Shinzo Abe heads to the US this week — and to a game of golf with Donald Trump — teeing off a drive to keep Japan’s most important relationship out of the rough.
After a formal summit in Washington, the Japanese prime minister is expected to board Air Force One with the new US president and jet off to Florida for some time together on the links.
For Abe, a round of golf could be an opportunity to avoid the hazards that other world leaders have encountered in their dealings with the unconventional commander-in-chief.
 “So far, Trump has described Japan as if it is an imagined enemy,” said Fumiaki Kubo, an expert on US politics at the University of Tokyo.
 The idea of meeting in person “is better than fighting during a phone conversation,” he said, alluding to reports of the heated call between Trump and Australian Prime Minister Malcolm Turnbull, which by some accounts ended abruptly.
 “You can’t escape a conversation by hanging up the phone inside Air Force One,” Kubo said, noting that spending such a long time with Trump would be a chance for Abe to brief him about the basic facts of the Japan-US relationship.
 In the more than seven decades since defeat in World War II, Japan has risen to become a steadfast ally of the United States. There are 47,000 US service personnel based in Japan, providing protection for their hosts and offering an invaluable forward position in East Asia for the Americans.
The two countries enjoy a huge trade relationship — goods and services worth about $200bn pass between them every year. But Trump’s unorthodox White House run was built, in part, on throwing shade on relations with friends and enemies alike.
The former reality TV star, in comments to business executives, has assailed Japan for allegedly devaluing the yen, grouping it with other countries he says are taking “advantage” of the US. Japanese companies have also felt his ire on Twitter, with car behemoth Toyota getting an earbashing over a planned factory in Mexico.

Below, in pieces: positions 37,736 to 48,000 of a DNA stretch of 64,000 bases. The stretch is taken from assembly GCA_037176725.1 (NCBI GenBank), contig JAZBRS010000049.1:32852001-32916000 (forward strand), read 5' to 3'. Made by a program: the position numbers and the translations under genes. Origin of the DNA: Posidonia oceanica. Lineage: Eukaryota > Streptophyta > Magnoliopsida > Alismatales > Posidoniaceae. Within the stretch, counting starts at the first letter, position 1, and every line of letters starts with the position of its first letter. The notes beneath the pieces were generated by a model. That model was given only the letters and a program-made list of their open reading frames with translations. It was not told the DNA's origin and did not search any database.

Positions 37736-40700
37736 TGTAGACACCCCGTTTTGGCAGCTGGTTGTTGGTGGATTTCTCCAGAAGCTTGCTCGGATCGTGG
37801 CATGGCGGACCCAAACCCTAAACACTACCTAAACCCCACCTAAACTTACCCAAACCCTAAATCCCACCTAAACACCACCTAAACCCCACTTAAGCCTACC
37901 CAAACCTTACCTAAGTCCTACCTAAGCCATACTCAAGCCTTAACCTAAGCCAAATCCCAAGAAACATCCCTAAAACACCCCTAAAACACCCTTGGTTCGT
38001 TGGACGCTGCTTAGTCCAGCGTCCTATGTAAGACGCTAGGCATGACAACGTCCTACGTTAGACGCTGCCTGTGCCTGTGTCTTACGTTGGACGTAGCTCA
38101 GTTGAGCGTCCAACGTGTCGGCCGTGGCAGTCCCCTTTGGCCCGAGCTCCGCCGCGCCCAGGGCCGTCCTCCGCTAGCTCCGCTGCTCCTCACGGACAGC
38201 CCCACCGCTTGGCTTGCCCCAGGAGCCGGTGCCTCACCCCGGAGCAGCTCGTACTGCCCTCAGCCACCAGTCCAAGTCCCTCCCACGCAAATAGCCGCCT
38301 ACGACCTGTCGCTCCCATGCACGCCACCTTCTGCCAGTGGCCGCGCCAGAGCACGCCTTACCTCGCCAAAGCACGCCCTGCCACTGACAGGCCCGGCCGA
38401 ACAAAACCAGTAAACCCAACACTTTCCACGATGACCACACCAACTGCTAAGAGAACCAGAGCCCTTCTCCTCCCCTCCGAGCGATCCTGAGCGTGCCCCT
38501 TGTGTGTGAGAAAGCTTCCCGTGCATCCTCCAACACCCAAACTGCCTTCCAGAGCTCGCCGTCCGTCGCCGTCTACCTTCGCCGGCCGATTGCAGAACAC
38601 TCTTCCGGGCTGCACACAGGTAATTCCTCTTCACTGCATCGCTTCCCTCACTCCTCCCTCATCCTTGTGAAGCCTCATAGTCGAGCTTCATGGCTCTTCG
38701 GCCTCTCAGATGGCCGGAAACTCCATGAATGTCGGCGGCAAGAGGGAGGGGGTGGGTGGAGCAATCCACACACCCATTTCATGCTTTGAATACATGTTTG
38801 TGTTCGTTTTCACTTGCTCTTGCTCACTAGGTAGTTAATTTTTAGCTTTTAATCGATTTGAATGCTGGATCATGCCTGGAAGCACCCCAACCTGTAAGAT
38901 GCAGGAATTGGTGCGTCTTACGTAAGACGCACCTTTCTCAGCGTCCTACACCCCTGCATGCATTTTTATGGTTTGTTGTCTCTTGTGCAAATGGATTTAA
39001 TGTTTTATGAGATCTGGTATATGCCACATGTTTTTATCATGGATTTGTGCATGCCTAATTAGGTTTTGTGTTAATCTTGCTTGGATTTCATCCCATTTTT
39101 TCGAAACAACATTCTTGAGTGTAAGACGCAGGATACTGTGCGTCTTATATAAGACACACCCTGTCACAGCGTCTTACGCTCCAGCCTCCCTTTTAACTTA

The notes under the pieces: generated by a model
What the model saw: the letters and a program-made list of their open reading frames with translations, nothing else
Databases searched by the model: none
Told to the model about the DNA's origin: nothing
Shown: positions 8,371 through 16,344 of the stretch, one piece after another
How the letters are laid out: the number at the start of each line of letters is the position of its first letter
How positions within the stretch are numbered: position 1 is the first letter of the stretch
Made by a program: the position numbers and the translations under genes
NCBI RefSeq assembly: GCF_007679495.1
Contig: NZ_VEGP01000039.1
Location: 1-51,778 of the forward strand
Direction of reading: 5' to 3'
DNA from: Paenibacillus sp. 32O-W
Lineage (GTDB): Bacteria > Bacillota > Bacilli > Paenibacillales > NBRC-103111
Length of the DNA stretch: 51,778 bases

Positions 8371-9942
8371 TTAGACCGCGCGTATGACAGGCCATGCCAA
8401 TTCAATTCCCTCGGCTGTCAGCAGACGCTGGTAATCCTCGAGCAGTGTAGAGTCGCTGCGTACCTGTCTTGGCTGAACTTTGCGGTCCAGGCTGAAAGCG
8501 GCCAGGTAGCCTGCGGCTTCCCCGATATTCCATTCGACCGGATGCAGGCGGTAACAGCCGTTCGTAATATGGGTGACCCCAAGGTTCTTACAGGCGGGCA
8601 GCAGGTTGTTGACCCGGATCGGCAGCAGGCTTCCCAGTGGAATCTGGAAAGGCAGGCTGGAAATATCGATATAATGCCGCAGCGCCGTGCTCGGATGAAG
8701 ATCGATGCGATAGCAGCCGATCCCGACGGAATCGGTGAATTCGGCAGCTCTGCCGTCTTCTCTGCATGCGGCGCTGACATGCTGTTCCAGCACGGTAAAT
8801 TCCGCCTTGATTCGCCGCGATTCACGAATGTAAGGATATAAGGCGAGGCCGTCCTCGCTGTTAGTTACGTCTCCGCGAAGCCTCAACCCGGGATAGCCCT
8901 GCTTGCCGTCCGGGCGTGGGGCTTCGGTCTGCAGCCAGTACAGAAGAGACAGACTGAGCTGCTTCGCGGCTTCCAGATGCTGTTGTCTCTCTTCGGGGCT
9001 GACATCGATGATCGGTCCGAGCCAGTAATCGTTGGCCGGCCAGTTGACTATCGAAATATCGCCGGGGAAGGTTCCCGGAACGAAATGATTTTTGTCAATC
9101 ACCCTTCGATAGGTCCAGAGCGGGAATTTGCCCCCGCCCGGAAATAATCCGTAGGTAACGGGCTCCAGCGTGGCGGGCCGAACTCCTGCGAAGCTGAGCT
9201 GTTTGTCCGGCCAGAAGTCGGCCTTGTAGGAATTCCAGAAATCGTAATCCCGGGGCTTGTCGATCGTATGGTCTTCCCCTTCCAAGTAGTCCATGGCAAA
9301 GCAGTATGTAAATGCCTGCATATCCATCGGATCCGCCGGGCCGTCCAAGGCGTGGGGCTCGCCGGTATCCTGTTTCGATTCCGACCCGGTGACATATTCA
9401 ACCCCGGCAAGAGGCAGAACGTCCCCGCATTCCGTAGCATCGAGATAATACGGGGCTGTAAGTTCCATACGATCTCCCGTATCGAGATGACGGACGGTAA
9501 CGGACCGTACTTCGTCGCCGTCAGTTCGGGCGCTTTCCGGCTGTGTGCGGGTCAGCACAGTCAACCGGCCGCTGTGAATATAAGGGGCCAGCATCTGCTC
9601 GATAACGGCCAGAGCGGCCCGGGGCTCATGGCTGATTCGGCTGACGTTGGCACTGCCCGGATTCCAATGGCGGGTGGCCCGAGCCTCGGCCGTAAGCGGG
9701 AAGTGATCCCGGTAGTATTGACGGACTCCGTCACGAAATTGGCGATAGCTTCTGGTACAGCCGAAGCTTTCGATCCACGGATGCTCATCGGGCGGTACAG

Perhaps most worryingly for many Japanese, Trump suggested during his campaign Tokyo was not paying its fair share for the huge US military presence, hinting that he might pull American troops and saying Japan should develop its own nuclear deterrent. At a time of rising uncertainty caused by unpredictable North Korea and China’s increasing willingness to press its case in territorial and other regional disputes, that unsettled Tokyo.
Despite a professed willingness to bolster their own military, the hawkish Abe and his supporters know a US drawdown would badly upend East Asia and leave Japan vulnerable. In the immediate aftermath of Trump’s shock election victory last November, Abe hurried to New York, becoming the first global leader to meet the president-elect. The meeting, at Trump’s gilded Manhattan penthouse, seemed to go off well.
 Abe presented Trump with a golf driver, reportedly worth around $4,500, and met daughter Ivanka and her husband Jared Kushner, both seen as having the president’s ear. But if the prime minister was hoping for an immediate return on his investment, he might have been disappointed.
Within days of taking the Oval Office, Trump yanked the US from the Trans-Pacific Partnership (TPP), a complex free-trade agreement in which Abe had invested a lot of political capital. The move fulfilled a campaign promise for the property baron-turned-president, but left allies in Asia spinning; the TPP was an economic guarantee of US commitment to the region.
Undeterred, Abe has tried to keep things on an even keel, holding his counsel on some of Trump’s more divisive moves even as allies like Germany openly frown at his controversial ban on refugees.
And when he heads to Washington for their official meeting on February 10, Abe will come bearing gifts: an economic co-operation package that reportedly includes plans to help create 700,000 US jobs through Japanese investment in American infrastructure.
Showing a commitment to US employment — a key campaign promise of the president — is “part of Japan’s efforts to explain to Trump that it is a friendly nation” not just in security but also economics, said Mikitaka Masuyama, professor of politics at the National Graduate Institute for Policy Studies.
But for all the economic quid pro quo with this most transactional of US presidents, the one-on-one that time on the golf course offers could be Abe’s best bet for building a stronger relationship.
 Trump agrees. “That’s the one thing about golf — you get to know somebody better on a golf course than you will over lunch,” the president told Westwood One Sports Radio in the US. “We’re going to have a lot of fun.”

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